Effects of Surface Structure and Properties on the Combustion Characteristics and Flame Stability of Carbonaceous Fuels
16 Pages Posted: 25 Aug 2022
Date Written: August 7, 2022
This study relates to the effects of surface structure and properties on the combustion characteristics and flame stability of carbonaceous fuels. A two-dimensional computational fluid dynamics model is developed to study the effects of wall thermal conductivity, external heat losses, and operating conditions on combustion characteristics and the steady-state, self-sustained flame stability of lean methane-air mixtures. Computational fluid dynamics simulations are conducted to gain insights into combustion performance such as reaction rates, species concentrations, temperatures, and flames. The wall thermal conductivity and exterior convective heat loss coefficient are taken as independent parameters to understand how important thermal management is. The factors affecting combustion characteristics are determined for carbonaceous fuels. The characteristics of premixed combustion and the envelopes of flame stability are studied. Comparisons between different millimeter-scale combustion systems are made. Engineering maps that delineate flame stability, extinction, and blowout are constructed. Design recommendations are made. Particular focus is placed on determining essential factors that affect the performance of millimeter-scale combustion systems. The results indicate that the cavity structure can induce recirculation of hot products, thereby improving flame stability. The wall thermal conductivity is vital in determining the flame stability of the system, as the walls are responsible for the majority of the upstream heat transfer as well as the external heat losses. Two modes of flame extinction occur: a spatially global type for large wall thermal conductivities and blowout. Large transverse and axial gradients are observed even at small scales under certain conditions. Catalytically-supported thermal combustion surmounts the mass transfer limitation, which is achieved by contacting at least a portion of the carbonaceous fuel intimately admixed with air with a solid oxidation catalyst having an operating temperature substantially above the instantaneous auto-ignition temperature of the fuel-air admixture.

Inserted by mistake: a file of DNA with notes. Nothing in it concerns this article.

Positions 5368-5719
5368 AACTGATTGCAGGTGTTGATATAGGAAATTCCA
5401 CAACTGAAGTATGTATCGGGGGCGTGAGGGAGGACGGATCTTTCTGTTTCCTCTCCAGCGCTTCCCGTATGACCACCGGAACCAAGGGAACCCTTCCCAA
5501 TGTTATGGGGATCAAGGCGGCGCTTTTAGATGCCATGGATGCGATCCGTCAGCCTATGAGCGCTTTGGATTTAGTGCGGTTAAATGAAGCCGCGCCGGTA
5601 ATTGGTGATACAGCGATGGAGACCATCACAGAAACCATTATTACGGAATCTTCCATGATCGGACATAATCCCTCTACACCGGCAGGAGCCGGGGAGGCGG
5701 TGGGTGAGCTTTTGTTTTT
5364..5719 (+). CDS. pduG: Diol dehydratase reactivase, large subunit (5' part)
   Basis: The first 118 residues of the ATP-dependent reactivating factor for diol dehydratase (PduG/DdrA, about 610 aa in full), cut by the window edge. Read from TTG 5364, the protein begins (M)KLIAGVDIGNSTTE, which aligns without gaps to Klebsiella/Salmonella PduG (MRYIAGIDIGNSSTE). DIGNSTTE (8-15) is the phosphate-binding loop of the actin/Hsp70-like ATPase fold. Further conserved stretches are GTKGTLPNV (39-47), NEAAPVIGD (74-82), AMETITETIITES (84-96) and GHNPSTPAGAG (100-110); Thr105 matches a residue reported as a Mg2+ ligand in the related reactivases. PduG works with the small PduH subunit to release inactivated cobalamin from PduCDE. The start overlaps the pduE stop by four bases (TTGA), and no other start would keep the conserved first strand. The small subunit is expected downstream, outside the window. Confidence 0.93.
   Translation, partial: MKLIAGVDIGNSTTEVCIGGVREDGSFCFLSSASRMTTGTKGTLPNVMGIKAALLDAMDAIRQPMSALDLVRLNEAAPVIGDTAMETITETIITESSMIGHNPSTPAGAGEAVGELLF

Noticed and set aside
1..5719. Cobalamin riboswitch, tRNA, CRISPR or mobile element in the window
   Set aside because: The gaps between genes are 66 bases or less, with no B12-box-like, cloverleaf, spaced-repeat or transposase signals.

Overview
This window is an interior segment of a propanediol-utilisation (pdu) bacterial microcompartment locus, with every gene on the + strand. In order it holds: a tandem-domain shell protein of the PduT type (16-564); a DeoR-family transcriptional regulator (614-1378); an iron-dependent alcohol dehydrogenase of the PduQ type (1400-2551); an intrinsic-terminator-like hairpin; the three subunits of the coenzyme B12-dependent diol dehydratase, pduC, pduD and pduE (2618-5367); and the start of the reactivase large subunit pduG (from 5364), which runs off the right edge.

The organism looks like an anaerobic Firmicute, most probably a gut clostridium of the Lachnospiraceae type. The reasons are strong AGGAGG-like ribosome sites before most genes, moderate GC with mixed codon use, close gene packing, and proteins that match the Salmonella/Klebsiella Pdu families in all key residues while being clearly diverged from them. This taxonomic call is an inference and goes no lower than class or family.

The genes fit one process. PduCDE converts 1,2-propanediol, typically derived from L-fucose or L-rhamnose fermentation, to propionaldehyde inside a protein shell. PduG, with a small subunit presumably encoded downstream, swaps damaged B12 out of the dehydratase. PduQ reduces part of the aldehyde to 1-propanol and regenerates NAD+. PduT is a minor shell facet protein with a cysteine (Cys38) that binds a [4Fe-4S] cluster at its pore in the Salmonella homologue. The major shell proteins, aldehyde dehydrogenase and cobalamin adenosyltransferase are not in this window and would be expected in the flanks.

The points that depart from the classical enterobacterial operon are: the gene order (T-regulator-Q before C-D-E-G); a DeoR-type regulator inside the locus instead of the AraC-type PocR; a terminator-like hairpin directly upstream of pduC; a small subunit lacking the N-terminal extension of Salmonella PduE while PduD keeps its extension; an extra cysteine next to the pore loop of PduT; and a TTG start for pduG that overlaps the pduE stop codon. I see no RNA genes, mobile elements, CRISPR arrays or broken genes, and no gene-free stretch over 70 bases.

Keywords: Catalytic Combustion; Carbonaceous Fuels; Gas Turbines; Engineering Maps; Design Recommendations; Mass Transfer
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